March 19 – Jim Janda

Wedneaday March 19 — the last full day of winter

Jim Janda lived as a mystic pilgrim for most of his 74 years. He died August 7, 2010 in Salt Lake City, a priest of that diocese since 1996. Jim also lived for a quarter century as a Jesuit which is when we met. Jim was “well known for his gentle and generous heart. . . . During his life he wrote and published a series of short religious stories for children, school plays and books of poetry.” So reads his obituary in the Salt Lake Tribune. The obit is accurate, as was the stated cause of his death, emphysema; I think he smoked too much. I can’t remember ever visiting with Jim without feeling bathed in wisdom and tenderness, and in his awareness of how deep grief runs in human beings, right there along with whimsy.

The Tribune’s evocation of “stories for children, school plays and books of poetry . . .” does not even hint at the flint-hard prose and fine tuned ironies that throb and flow through his poems. Today’s post comes from the 1970s when Jim lived on the Lakota Rosebud Reservation in South Dakota. Like many of his poems, “The Town in March” is homey and close to the grass without flinching from pain.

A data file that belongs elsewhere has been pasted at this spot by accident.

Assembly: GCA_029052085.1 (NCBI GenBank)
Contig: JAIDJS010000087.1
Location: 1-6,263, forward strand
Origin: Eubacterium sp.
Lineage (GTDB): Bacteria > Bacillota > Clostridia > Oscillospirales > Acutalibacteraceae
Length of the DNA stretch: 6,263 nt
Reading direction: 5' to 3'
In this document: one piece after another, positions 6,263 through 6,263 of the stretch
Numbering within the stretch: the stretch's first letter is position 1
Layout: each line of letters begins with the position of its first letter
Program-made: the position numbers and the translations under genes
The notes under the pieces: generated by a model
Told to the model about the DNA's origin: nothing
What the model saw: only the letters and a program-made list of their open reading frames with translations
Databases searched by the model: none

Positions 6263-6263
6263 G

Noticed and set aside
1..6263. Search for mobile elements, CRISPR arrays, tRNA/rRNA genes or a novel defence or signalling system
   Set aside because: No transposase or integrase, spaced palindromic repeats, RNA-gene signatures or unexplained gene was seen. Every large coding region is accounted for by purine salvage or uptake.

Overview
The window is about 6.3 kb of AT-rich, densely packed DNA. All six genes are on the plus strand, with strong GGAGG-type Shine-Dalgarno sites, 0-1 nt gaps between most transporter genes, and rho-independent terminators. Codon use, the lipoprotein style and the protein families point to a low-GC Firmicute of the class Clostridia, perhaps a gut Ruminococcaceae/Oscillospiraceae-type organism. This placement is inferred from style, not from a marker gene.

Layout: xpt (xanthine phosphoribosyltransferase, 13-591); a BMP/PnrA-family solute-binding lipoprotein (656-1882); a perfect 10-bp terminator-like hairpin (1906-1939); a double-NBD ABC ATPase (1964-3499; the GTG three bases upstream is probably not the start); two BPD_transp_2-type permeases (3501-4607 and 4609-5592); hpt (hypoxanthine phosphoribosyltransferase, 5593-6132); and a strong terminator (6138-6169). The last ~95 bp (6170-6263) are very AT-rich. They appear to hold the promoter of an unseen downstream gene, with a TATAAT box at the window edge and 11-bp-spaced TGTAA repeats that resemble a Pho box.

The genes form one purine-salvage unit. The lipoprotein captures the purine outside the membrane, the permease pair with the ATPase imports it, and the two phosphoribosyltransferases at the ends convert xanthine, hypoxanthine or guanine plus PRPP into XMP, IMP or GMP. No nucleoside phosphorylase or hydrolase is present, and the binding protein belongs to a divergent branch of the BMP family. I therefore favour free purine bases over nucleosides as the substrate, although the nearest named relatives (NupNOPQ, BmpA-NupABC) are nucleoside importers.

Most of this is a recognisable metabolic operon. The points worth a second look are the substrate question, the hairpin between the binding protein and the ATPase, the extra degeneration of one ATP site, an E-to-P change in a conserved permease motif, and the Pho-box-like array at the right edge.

Jim Janda reminds me of Joy Harjo. I am glad I thought to pull his book off my poetry shelf on this last full day of winter.


John sj
The Town in March

a wind smelling
of grass
and wet earth
was coming
off the prairie
and blowing
through town

you could hear
Mr. Buffalo Robe
playing marches
on his piano
from the open door
of his shack

Mrs. Big Dog
sitting on the
stoop of her trailer
was squinting
in the sun

kids were shouting
about the dead
badger they found

he does not play
the piano any more

some men broke his
hand and arm
when he was drunk

some men blinded
John Red Feather too

this is not spoken of
in town

ps March 19, feast of St. Joseph and of Sisters of St Joseph everywhere. Happy feast Sr. Beth.

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